Selligue Microscope (c.1825)

Alexandre François Gilles alias Selligue (1784-1845) was a French mechanical, optical engineer and manufacturer of “mathematical objects” who designed and built various devices in the early 19th century. With the collaboration of Vincent Chevalier, they designed and built a high-power achromatic objective (x200) combining different plana-concave and biconvex lenses. It is possible that this microscope was built by Chevalier from the design of the first one since he covered most of the costs. Later, Selligue also worked with Charles Chevalier, the former's son. Selligue's designs were adopted and improved by Hugh Powell, who, together with Lealand, manufactured the famous Powell-Lealand microscopes. Another French manufacturer, Robert Aglaé Cauchoix, built similar achromatic apparatus based on his work

This microscope is very similar to the one presented by Selligue to the French Academy of Sciences on April 5, 1824 and which consisted of a model of “great simplicity” that could be manufactured in a common optical workshop. He wanted his model to be compared with the by Giovanni Baptista Amici but that would have a significantly lower cost. The objective is made up of a set of 3 lenses and the observation platform was possibly modified later.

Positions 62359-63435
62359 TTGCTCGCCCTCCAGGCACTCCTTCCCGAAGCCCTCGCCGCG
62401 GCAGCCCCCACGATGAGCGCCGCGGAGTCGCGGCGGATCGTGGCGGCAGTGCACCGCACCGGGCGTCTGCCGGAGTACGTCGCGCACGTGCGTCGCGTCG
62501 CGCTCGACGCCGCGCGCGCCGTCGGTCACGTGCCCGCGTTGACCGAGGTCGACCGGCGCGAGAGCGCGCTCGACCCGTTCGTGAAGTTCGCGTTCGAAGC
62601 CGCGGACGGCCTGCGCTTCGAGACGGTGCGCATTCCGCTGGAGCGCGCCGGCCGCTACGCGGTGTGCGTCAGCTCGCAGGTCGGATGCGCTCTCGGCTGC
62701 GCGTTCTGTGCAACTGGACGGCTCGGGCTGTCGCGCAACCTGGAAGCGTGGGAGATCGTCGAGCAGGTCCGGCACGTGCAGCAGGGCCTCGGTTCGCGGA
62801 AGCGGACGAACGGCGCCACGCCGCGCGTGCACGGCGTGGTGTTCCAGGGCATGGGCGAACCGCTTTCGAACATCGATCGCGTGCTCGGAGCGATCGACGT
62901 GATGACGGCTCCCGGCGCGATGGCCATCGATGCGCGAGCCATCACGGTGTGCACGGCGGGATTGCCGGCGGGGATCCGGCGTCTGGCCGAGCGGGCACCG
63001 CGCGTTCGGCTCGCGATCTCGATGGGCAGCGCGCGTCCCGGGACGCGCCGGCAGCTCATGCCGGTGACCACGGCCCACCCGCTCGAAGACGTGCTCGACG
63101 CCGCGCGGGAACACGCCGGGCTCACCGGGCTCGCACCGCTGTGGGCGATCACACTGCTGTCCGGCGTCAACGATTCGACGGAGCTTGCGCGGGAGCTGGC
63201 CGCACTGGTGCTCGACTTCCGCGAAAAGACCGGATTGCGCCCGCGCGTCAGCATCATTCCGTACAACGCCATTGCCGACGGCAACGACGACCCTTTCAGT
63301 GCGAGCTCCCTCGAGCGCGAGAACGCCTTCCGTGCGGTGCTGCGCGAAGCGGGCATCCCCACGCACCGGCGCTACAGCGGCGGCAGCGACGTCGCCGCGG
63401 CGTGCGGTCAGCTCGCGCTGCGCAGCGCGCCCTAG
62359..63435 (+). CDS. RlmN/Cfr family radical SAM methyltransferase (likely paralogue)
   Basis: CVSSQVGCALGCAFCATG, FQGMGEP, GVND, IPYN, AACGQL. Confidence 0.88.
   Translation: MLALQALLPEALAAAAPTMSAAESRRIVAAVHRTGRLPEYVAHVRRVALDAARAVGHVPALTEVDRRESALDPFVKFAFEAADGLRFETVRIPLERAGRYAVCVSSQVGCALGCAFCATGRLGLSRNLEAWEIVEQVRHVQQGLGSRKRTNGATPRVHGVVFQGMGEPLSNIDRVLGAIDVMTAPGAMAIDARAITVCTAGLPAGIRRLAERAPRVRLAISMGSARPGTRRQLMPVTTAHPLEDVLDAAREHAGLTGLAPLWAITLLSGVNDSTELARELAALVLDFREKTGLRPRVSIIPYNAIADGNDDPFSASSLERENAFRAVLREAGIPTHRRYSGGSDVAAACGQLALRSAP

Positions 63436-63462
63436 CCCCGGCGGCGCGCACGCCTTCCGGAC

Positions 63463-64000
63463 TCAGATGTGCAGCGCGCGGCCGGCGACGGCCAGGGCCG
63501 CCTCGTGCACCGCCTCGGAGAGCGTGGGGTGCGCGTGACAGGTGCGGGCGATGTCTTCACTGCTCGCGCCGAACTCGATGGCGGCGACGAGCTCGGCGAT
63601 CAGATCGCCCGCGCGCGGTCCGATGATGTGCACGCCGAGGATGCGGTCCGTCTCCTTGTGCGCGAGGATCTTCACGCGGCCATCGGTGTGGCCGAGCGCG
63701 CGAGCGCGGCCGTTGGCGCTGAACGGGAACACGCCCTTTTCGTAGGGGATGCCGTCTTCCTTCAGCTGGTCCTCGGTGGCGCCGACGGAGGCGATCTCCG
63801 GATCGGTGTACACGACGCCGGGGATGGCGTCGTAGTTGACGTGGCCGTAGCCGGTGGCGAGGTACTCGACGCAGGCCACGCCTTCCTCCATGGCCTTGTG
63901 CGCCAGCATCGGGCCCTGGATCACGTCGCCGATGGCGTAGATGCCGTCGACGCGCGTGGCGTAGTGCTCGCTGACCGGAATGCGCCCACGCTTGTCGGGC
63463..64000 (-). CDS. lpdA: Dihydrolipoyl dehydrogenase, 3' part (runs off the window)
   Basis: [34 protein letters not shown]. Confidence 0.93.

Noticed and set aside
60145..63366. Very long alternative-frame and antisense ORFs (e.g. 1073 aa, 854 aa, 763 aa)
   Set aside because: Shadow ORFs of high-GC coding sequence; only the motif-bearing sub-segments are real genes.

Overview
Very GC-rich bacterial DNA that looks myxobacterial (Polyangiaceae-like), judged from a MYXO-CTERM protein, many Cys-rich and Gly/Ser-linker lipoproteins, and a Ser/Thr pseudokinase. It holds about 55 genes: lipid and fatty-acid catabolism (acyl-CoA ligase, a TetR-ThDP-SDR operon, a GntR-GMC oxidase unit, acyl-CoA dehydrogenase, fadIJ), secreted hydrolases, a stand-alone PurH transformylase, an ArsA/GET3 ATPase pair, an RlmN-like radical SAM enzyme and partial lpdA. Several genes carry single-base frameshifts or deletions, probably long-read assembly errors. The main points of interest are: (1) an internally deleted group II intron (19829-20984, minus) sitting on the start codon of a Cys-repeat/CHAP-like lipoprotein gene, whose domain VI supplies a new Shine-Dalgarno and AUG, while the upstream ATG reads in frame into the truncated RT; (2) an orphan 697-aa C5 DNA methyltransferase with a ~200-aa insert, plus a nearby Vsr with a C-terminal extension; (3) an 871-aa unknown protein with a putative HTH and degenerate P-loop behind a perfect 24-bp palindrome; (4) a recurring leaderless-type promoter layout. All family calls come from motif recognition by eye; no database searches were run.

References:    G. Turner, "Great Age of the Microscope", pag 206, Fig. 212-213

                        G. Turner, Collecting Microscopes, pag 243"Billings Microscope Collection" pag 27, fig. 50

                        H. Moe, "The Story of the Microscopes", pag 126, 140-141




Alexandre François Gilles alias Selligue (1784-1845) fué un ingeniero mecánico, óptico y fabricante de “objetos matemáticos) francés que diseñó y construyó distintos aparatos a primeros del s.XIX. Con la colaboración de Vincent Chevalier, diseñaron y construyeron un objetivo acromático de alta potencia (x200) combinando distintas lentes planas-concavas y biconvexas. Es posible que este microscopio fuera construido por Chevalier a partir del diseño del primero ya que sufragó la mayor parte de los costes. Posteriormente, Selligue trabajó tambien con Charles Chevalier, hijo del primero. Los diseños de Selligue fueron adoptados y mejorados por Hugh Powell, quien fabricó, juntamente con Lealand los famosos microscopios Powell¬Lealand. Otro fabricante francés, Robert AglaéCauchoix, construyó aparatos acromáticos similares a partir de sus trabajos.